A BC estate is subject to the Wills, Estates and Succession Act (WESA, formerly the Wills Variation Act). WESA allows spouses and children to vary wills of their parents and spouses. In such cases, the court struggles with balancing two principles: that a deceased has the right to choose what should happen with their assets on their death versus that children and spouses have the right to be adequately and justly cared for in their future. See our earlier blog on this topic here.
Many other jurisdictions don’t have this same legislation, and in those jurisdictions would-be beneficiaries such as children and spouses would not be able to challenge wills. For example, on February 9, 2013, it was reported that a american elderly man left the entirety of his estate to two actors from a soap opera, whom he never even met. If this man had died in BC and had children or a spouse, there is no question that his gifts to these men he had never met would be questioned. It is very likely that some of would would be handed to his children or spouse by the court.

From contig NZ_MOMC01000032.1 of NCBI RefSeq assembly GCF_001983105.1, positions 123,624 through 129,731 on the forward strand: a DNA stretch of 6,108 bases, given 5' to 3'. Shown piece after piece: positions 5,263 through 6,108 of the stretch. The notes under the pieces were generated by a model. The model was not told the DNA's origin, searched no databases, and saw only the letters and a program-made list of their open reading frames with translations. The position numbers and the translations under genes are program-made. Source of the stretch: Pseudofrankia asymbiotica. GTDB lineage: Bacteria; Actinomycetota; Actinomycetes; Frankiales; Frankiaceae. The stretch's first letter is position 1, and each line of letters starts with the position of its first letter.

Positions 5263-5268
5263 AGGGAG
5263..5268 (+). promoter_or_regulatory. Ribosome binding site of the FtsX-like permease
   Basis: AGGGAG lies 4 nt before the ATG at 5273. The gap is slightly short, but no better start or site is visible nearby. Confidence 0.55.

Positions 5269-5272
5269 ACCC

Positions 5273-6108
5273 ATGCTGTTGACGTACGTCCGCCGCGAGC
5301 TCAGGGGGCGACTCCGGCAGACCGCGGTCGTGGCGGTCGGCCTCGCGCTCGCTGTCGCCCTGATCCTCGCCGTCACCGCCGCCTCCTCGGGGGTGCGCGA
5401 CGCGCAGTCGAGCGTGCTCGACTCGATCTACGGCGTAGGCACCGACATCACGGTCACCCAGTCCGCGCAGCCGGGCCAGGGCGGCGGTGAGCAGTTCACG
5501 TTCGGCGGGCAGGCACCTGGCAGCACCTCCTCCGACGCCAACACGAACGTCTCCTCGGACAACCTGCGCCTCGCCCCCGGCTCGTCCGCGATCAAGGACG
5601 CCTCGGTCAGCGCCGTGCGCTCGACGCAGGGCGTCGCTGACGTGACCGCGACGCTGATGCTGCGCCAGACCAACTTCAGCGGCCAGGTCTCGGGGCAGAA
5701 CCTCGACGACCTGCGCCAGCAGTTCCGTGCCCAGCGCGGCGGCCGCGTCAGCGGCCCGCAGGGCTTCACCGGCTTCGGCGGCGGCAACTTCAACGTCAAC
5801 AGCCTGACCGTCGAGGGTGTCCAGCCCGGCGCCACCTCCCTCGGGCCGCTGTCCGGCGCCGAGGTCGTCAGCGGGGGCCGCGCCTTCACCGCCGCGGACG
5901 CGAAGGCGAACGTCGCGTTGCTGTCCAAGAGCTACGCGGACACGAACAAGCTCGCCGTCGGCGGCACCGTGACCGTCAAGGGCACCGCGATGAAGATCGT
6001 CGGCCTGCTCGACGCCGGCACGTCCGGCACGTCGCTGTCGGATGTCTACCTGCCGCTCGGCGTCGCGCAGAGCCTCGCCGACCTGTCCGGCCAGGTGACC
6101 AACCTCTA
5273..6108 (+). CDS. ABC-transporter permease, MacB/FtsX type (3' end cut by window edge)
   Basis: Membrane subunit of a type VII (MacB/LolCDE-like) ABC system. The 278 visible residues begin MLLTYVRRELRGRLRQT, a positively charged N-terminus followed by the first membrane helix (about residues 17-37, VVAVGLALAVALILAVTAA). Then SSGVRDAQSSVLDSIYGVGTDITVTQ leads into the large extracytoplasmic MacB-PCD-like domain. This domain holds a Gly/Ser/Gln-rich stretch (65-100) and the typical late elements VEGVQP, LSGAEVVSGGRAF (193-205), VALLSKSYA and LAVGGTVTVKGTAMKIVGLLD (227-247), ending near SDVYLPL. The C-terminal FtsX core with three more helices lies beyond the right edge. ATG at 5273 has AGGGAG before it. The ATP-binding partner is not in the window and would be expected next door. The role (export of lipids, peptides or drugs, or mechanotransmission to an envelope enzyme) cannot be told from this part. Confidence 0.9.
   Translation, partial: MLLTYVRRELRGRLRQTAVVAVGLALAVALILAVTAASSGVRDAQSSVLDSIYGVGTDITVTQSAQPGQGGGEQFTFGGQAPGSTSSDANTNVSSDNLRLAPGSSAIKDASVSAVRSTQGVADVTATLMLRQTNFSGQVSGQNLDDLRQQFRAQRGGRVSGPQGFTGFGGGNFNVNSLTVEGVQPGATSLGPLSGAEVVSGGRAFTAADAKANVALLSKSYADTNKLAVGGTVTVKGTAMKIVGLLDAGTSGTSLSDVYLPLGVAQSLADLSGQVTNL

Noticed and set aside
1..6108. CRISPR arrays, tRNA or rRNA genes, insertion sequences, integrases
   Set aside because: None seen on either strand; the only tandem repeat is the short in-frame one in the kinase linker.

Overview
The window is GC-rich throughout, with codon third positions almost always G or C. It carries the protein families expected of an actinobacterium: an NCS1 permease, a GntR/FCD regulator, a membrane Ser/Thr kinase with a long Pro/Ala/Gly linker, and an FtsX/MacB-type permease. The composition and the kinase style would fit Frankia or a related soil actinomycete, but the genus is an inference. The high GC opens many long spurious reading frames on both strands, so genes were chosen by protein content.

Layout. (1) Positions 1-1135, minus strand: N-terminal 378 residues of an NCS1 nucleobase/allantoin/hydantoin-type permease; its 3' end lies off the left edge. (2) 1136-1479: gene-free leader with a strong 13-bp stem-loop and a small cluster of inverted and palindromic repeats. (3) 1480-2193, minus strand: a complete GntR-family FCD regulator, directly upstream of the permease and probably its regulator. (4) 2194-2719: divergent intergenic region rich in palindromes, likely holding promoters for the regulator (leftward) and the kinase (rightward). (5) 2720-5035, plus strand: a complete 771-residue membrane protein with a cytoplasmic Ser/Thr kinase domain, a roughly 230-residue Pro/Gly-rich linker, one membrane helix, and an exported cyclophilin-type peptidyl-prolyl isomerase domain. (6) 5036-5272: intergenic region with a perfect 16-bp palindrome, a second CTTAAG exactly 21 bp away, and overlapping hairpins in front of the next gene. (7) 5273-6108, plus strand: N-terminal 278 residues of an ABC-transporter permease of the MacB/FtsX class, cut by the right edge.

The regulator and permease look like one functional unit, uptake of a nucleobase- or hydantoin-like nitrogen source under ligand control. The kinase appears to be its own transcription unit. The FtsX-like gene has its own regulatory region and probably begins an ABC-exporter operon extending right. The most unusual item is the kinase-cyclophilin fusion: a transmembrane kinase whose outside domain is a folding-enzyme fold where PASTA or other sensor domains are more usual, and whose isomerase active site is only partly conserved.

Sometimes this same legal issue arises when an elderly person leaves their estate to a person they meet just before their death. Sometimes that elderly person is confused or is pressured into making their will the way it is.Â If you or someone you knows has a deceased parent or spouse that left all of his belongings to someone they have never met, or someone they met recently before their death, call us at 604-264-5550 for a free claim evaluation. Thegoodfirm has experience dealing with these exact situations and can lend a hand.